Teaser – MonoDroid with Oxygene

August 20, 2010 in .NET, Android, Elements, Mono, Oxygene, Platforms, Visual Studio

Now that the MonoDroid preview is out, I thought I’d experiment a little with Oxygene (aka Delphi Prism), so I ported the “Button” sample to Oxygene. Here’s a taste of what I came up with:

method Activity1.OnCreate(bundle : Bundle);
begin
    inherited OnCreate(bundle);
 
    // Create your application here
    var button := new Button(self);
 
    button.Text := 'Oxygene Says: Click Me!';
    button.Click += method begin
      button.Text := string.Format('{0} clicks!', count);
      inc(count);
    end;
 
    SetContentView(button);
end;

As you can see, there’s not a lot of difference from the C# version.

Obviously, this won’t be in the build that we RTM’ed last week, and will soon be available from our friends at Embarcadero, but it will work with said release. So if you’re a Delphi Prism customer, or just have a fondness for Pascal syntax, keep an eye out here – more info will be available soon, including templates & other support files.

method Activity1.OnCreate(bundle : Bundle);
begin
inherited OnCreate(bundle);

// Create your application here
var button := new Button(self);

button.Text := ‘Oxygene Says: Click Me!';
button.Click += method begin
button.Text := string.Format (‘{0} clicks!’, count);
inc(count);
end;

SetContentView (button);
end;

10 responses to Teaser – MonoDroid with Oxygene

  1. Very cool. :-) Eventually I presume a RO/DA application could work with this?

    • eventually, I’m sure it can. I’ve been working on RO/DA for MonoTouch as well, but it’s not ready for daylight yet. We’ll keep you informed :)

  2. Oh, I’m drooling already!

  3. Please tell me what do you think about a .Net based language (Prism, for instance) + Mono targeting iphone? marc has a interesting point of view about it. What makes .net based language + mono, targeting Android diferent?

    • i’ll let Brian answer for himself, as he’s more deeply invested into the platform as i am, but right out of hand, i can see three big reasons why MonoDroid might be more attractive to Android developers that MonoTouch is, imho, to iOS ones:

      (a) iOS has an awesome tool chain already, with Xcode, Cocoa, Instruments and all that. it’s a pleasure to work with. Android has, well, Java ;)

      (b) on conceptual level, Objectve-C is much more different from .NET languages (including C# and Delphi Prism) than Java is. As a result, a lot of “awkward” remapping is required in MonoTouch to make the Cocoa libraries accessible from .NET – invalidating all Apple docs and all third party samples you find out there, because method names and the way things works are so much different. This mapping takes a very well designed OOP API and basically turns it upside down. That is not the case for Java, and while i have not looked at the Android vs. MonoDroid APIs myself, i would imagine they can look much more similar (if not identical) than the iOS vs MonoTouch ones do.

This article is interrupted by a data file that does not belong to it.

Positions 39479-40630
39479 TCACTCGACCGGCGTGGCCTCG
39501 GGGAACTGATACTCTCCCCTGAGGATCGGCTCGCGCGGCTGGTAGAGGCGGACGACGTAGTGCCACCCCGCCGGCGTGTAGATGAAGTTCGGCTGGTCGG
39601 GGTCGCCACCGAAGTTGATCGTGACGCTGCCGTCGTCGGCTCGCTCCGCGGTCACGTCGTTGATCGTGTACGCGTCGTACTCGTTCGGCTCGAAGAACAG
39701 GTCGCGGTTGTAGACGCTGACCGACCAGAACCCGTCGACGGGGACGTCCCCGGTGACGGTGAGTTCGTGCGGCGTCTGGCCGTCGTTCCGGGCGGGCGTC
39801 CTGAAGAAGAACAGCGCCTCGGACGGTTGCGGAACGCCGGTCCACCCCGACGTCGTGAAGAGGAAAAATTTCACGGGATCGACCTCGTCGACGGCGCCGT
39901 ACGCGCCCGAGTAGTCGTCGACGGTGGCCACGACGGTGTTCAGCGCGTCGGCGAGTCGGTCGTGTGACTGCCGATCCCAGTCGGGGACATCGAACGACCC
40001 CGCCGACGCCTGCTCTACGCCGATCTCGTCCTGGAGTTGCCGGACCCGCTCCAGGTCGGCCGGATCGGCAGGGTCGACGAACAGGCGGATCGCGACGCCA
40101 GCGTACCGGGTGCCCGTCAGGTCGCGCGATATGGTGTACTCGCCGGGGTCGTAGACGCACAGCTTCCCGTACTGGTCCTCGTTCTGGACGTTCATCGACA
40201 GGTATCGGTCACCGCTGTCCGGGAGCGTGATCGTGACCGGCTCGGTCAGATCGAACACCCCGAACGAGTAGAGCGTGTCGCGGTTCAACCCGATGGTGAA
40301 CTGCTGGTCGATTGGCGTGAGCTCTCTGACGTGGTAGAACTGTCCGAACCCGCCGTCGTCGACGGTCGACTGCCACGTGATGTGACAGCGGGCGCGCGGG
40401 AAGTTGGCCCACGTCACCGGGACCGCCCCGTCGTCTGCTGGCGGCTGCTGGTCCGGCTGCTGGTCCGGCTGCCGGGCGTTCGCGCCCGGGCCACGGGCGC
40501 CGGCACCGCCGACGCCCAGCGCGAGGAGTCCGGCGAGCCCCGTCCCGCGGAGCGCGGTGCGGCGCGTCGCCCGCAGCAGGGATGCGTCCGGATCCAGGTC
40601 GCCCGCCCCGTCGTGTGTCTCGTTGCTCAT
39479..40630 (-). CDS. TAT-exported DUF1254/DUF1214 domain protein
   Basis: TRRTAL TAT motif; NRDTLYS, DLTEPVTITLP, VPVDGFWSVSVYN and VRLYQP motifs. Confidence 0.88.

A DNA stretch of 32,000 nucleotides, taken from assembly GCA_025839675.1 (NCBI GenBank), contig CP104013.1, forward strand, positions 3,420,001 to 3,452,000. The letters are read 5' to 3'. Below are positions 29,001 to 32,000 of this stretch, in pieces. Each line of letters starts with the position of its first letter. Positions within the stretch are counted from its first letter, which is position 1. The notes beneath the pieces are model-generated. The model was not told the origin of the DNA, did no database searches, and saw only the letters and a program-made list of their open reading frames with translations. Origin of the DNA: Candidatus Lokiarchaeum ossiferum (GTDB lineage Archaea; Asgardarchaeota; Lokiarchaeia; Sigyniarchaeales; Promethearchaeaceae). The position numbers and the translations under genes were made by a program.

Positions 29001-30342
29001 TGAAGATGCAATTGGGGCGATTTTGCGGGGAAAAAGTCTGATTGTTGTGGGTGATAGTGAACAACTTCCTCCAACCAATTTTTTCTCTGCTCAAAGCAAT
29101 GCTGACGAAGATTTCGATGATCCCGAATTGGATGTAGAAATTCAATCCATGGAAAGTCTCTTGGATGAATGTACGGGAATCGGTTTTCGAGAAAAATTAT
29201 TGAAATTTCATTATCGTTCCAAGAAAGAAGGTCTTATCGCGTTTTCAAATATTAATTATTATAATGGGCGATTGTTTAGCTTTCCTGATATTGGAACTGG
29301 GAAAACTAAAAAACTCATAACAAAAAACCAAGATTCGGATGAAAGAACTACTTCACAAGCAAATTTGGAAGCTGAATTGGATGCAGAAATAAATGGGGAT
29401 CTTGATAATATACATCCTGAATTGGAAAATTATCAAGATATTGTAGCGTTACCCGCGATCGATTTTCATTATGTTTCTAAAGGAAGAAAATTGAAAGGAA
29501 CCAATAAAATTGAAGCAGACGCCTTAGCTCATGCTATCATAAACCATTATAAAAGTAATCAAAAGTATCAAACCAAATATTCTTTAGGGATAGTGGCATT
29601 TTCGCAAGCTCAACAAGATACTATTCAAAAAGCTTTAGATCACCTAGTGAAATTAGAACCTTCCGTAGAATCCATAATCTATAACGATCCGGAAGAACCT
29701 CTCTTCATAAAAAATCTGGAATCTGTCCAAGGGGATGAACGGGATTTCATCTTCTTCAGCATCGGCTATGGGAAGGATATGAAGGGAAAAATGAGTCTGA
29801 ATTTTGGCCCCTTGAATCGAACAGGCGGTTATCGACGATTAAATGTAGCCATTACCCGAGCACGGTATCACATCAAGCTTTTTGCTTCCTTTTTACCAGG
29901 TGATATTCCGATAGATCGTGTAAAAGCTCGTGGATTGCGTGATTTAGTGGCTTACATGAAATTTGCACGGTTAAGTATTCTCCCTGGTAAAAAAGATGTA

(c) Apple, as platform vendor for iOS, has explicitly disapproved the use of languages other than Objective-C. Google has not. So, regardless of what one thinks about this decision from Apple (personally, i can understand it, and as a user, approve it), and regardless of whether Apple will actually start rejecting app based on MonoTouch or not (i doubt they will), investing into a project based on MonoTouch does bear a certain risk, as you are using an unapproved tool chain and your app might get rejected. especially when combined with the above 2 reasons, IMHO that is enough to not bother with MonoTouch. Once again, for MonoDroid, this is not the case.

      hth,
      marc

    • I wouldn’t say it’s “different”. marc has some good points, and I think that attracting existing developers away from the device’s native language isn’t the goal. For me, being a long-time .Net developer, and mostly Delphi & Turbo Pascal before that, there are several benefits on both platforms:
      (1) I don’t have to learn a new language in order to code for each device. In fact, if I do it right, I can have the same backend code for an app in iOS, Android, and WinPhone7.
      (2) As much as marc likes Objective-C, there are a lot of developers (almost everyone I talk to in the MonoTouch camp, for example) that can’t stand it. I find it hard to even read, and does things backwards most of the time.
      (3) And don’t even get me started talking about Java… When I got my Droid, I spent about a week trying to figure out the differences with C# and get past the “Hello World” stage… but it wasn’t worth it.

  4. This is awesome. I haven’t gotten into Android yet, because I can’t stand Java. Monodroid is going to rock. As for Chrome, I’ve been away from ObjectPascal for quite a while now, but I can’t help noticing what a nice readable language it is.

  5. Brian you really could run monodroid Delphi Prism? You have created a version of Novell.MonoDroid.CSharp.targets for Prism?

    • yes, i did. i guess i need to get this polished up and distributed. keep an eye out for a blog post about it in the next few days.

  6. I managed to install the monodroid in the Prism and generate a new project with a
    MonoDroidApplication.oxygene and to change the cs to pas, but I can not validate the
    syntax of Pascal during compilation. I know that one problem is in
    Novell.MonoDroid.CSharp.targets, you could not send any material, source, note or doodle that can help me?
    Or is this really is more complex than it seems?